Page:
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The freelance life isn't for everyone. It takes a certain type of person to be able to juggle multiple clients, deadlines, and projects at any given time. However, there are some people who thrive in that type of environment. If you're someone who likes the idea of being your own boss and setting your own hours, but you're not quite ready to take the plunge into full-time freelancing, then you might be considering balancing freelance work with a full-time job.
Here are a few things to keep in mind if you're thinking about starting to freelance while keeping your full-time job:
1. Talk to Your Boss
The first step is to have a conversation with your boss. You'll need to explain that you're interested in pursuing freelance work and see if they would be open to you doing freelancing work on the side. It's important to be upfront about your intentions so that there are no surprises down the road. You should also find out if there are any company policies regarding freelance work. Some companies might not allow their employees to do any outside work, so it's important to know where you stand before moving forward.
2. Set Some Ground Rules
If your boss is open to the idea of you balance freelance work with your full-time job, then it's time to set some ground rules. You'll need to decide how much time you can realistically dedicate to freelancing without it affecting your performance at your day job. It's also important to establish boundaries with your clients so that they know when they can expect deliverables from you. Once you have a good understanding of how much time and energy you can put towards freelancing, you can start reaching out to potential clients.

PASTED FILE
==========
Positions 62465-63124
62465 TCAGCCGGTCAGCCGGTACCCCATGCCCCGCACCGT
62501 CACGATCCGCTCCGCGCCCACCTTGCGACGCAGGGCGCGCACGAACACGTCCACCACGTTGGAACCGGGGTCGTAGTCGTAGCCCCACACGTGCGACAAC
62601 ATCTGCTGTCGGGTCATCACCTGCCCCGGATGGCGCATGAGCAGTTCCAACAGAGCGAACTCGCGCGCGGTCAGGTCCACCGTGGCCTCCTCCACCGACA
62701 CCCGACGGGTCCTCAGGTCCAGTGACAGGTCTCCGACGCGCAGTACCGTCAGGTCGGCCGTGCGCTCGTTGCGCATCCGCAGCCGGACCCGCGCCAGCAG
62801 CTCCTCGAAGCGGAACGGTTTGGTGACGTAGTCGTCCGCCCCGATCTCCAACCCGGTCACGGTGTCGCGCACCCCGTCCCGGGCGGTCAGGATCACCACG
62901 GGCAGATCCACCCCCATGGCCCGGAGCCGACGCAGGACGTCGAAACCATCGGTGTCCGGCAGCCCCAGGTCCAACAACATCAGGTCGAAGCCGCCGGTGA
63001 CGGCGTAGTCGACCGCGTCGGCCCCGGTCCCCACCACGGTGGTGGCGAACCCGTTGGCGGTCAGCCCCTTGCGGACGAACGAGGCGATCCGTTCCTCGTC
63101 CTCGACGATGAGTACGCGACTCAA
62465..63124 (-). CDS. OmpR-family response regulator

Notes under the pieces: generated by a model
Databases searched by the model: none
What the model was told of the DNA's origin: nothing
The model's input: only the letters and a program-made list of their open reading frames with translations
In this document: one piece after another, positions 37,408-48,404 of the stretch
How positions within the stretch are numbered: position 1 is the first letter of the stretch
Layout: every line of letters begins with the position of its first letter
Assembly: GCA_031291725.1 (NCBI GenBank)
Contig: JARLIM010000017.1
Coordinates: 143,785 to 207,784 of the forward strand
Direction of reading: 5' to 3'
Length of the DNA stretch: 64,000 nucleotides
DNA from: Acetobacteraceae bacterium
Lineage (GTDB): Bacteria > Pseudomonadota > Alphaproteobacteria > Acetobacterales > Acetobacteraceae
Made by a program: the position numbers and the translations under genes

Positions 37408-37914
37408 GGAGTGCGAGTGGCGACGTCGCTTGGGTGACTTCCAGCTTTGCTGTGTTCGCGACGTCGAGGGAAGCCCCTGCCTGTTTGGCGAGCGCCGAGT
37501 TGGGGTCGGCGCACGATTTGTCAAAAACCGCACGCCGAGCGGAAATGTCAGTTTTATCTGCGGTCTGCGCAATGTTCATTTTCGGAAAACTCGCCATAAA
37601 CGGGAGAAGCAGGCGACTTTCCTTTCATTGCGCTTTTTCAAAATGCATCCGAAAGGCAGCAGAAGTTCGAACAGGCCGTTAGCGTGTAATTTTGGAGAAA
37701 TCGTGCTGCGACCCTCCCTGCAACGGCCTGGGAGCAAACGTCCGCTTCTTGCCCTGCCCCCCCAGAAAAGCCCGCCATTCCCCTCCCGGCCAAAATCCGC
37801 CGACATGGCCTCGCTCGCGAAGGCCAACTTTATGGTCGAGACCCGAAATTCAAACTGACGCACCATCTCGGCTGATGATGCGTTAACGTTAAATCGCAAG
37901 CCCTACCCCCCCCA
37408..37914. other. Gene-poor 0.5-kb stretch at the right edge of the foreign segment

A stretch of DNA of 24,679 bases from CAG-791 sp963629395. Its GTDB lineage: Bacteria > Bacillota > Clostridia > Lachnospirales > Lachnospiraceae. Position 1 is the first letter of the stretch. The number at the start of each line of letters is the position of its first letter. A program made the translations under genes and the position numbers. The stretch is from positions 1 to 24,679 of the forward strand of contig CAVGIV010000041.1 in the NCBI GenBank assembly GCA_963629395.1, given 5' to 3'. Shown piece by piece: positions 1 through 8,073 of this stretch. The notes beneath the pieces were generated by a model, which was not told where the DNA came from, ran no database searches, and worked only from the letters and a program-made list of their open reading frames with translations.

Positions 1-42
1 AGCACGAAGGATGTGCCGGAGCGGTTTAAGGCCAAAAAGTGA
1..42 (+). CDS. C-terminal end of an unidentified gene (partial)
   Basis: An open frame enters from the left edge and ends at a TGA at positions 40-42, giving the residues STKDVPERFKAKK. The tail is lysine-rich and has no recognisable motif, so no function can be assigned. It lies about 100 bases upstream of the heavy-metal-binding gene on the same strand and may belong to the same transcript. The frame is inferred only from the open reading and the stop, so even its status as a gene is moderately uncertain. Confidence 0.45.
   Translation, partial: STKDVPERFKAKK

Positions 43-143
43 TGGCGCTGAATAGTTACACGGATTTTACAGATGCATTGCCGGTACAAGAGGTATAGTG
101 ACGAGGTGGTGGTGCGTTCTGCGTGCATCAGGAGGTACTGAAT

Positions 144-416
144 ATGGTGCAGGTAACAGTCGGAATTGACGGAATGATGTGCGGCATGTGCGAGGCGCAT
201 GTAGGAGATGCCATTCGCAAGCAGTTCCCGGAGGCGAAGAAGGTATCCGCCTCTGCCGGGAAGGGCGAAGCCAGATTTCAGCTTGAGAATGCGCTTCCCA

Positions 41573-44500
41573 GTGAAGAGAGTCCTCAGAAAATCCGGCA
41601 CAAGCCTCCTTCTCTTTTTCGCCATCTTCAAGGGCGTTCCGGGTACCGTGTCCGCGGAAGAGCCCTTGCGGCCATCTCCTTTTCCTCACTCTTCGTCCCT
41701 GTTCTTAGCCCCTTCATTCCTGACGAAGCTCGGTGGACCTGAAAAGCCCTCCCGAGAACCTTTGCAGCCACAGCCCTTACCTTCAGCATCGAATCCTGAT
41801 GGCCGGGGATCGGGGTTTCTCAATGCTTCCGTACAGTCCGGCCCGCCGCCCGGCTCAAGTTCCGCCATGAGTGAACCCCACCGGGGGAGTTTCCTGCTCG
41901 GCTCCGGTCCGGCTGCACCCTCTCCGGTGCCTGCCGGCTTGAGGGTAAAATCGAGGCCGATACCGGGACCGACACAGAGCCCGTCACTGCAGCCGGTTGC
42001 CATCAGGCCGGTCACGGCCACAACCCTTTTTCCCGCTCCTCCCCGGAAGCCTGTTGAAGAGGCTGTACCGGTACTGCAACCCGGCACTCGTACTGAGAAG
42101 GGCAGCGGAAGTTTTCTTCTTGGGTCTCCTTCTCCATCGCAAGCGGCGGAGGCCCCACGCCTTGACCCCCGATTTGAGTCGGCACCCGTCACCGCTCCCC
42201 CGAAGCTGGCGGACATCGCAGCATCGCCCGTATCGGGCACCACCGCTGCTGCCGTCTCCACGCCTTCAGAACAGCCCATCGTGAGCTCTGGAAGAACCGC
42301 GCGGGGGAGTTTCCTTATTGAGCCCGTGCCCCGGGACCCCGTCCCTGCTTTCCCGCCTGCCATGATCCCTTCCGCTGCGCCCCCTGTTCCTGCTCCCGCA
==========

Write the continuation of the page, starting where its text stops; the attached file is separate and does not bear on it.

3. Be Organized
One of the most important things when balancing a full-time job with freelance work is staying organized. You'll need to have a system in place for keeping track of deadlines, client requests, and deliverables. If things start falling through the cracks, it will reflect poorly on both your freelancing business and your day job. There are a number of different project management tools available (Trello is a personal favorite), so find one that works best for you and stick with it.
4. Schedule dedicated work time
Trying to fit in freelance work around the edges of your full-time job can be challenging—and often ineffective. You'll likely find that you're more productive if you dedicate specific blocks of time to getting things done. clear some space in your calendar and make sure your family and friends know that during those hours, you're not available for socializing or other distractions.
Balancing a full-time job with freelance work is not for the faint of heart. It takes careful planning and organization to make sure that both your freelancing business and your day job don't suffer as a result of trying to do too much. However, if you're up for the challenge, it can be an incredibly rewarding way to earn a living.